While i was working on a render, and created a preview movie in lower render settings.
I noticed something verry odd, my scene was about a beach with dunes and sea.
The sun moves, and the camera moves, and the sea waves are using the ocean modifier.
I’ll soon post it once the high ress render has finished but the odd thing is the low res render.
So despite everything was moving… i noticed the noise, grain; was static it didnt change at all.
Noise in lower resolutions rendered movies, behaved like a static image overlay.
in fact it seam just a little tiny bit lighter this noise, then the good underlaying render part.
So…it doesnt seam to be some unresolved rays that depend a lot upon objects viewing angle, as it is all static ??
A seccond thought i have then is it “added” ?
Maybe not by purpose, but by some small error/buy coding typo ?
And if the noise patern looks so static predictable, wouldnt it be easy to create some internal anti noise filter ?.
For example blend only the static noise pixels ? (like an anti noise, for flatbad scanners and dead pixels)
Make the noise dynamic, then…
You can animate the seed value for the noise in the Sampling tab:
If you type #frame in the input box for the seed, Blender will use the current frame number as seed number. The input box will turn to a pinkish colour to indicate the seed is now driven by another value.
You didn’t say for which render engine but I suppose it’s Cycles. That static noise is actually entirely your fault.
A quick workaround is to type #frame as Seed value so that Cycles doesn’t use the same noise for every frame. (This will create a driver but you don’t have to worry any more about it.) The result of this little trick is that Cycles uses the frame number to generate the noise it needs. Each frame number being unique, the noise is unique too.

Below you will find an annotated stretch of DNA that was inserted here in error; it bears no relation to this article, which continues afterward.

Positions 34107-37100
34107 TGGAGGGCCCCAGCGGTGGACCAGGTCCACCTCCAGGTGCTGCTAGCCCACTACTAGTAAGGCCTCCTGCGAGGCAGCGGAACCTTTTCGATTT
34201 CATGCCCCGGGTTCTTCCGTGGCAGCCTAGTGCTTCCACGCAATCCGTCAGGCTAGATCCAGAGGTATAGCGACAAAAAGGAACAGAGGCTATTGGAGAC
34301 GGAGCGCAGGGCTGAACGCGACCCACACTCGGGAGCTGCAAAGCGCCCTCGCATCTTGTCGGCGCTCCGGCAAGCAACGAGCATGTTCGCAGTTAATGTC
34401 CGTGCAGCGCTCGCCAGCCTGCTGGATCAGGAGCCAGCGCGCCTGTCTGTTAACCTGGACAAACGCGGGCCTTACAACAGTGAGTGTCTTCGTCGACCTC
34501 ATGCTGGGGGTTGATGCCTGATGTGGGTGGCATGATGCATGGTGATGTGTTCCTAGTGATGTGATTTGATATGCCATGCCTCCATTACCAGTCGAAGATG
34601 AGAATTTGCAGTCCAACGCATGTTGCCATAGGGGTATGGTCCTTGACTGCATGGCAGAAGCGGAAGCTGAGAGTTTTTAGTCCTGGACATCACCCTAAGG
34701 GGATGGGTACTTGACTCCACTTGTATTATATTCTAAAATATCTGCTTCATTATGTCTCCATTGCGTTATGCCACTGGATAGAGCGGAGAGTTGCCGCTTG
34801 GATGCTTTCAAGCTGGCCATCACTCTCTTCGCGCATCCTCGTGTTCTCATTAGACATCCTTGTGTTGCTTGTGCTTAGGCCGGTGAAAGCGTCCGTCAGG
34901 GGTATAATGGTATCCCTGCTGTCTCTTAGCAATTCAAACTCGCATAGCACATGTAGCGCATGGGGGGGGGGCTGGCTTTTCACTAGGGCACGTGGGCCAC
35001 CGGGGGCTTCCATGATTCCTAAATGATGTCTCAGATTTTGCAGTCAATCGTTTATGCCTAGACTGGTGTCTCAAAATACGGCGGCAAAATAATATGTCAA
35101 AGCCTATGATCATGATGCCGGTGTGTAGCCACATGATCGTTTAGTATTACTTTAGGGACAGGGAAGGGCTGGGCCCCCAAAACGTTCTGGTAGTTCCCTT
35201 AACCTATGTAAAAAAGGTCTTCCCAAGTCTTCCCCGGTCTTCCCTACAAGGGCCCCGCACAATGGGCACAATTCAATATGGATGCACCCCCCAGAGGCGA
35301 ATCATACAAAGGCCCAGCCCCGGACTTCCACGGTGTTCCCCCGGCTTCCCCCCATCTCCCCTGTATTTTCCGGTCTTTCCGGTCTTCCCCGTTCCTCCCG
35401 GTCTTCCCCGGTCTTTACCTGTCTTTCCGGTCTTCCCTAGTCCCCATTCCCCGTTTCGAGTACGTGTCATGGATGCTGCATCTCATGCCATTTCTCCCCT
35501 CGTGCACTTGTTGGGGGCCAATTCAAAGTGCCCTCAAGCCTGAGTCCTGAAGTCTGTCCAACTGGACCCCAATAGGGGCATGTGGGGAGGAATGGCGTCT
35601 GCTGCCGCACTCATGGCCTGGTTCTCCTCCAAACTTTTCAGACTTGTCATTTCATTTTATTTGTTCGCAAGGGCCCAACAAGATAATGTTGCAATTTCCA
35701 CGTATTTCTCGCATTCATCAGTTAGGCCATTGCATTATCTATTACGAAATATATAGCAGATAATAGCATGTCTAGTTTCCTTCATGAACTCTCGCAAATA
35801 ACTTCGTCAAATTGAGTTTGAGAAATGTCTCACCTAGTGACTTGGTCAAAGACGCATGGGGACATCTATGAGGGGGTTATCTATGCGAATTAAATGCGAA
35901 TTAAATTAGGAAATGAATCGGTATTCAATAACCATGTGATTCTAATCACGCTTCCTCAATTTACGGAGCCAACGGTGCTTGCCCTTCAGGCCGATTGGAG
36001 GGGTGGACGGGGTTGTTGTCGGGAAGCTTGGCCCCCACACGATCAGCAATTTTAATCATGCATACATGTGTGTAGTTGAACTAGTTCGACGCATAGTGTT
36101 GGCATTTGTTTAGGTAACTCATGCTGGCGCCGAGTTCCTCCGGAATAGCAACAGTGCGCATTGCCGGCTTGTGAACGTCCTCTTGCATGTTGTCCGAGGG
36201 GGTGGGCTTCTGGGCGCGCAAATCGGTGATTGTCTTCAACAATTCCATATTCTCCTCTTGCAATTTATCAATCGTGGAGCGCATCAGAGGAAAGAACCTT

Test it, you’ll see the difference very quickly on your dunes of sand.
EDIT: And Ikari Shinji beat me on the finish line…
No, no you 2 get me wrong.
I know about these tricks and clamp and seed settings animated noise values etc.
The point is, that it is a “static” form of noise, independent of objects or viewing angle or light setup.
It behaves as if it was added as an overlay image.
And thus on that point it could be blended /softened /removed (if it is a bug) etc
The problem with noise (images / audio / TV signal /photo-camera’s / microphones / amplifiers / equalizers, …etc etc…)
Is always that one tries to reduce the “unknown” noise factor, and that is very complex.
One needs very advanced algorithms or electronics who try to filter it out but are never optimal
But in blender it is not “unknown” noise, it is not “unpredictable”.
It is static, and thus it should be solvable be reducible, and be removable; with a good noise filter.
A filter that works on the known pattern
As it doesn’t have to predict this pattern in theory also an optimal noise filter is possible.
And as the filter doesn’t have the estimating complexity of random noise such filter might be a pretty fast calculation.
This noise pattern is called Fixed Pattern Noise, and most camera’s use algorythms against it.
Here is an article http://www.dyxum.com/columns/photoworld/Technical_knowledge/Physics_of_noise.asp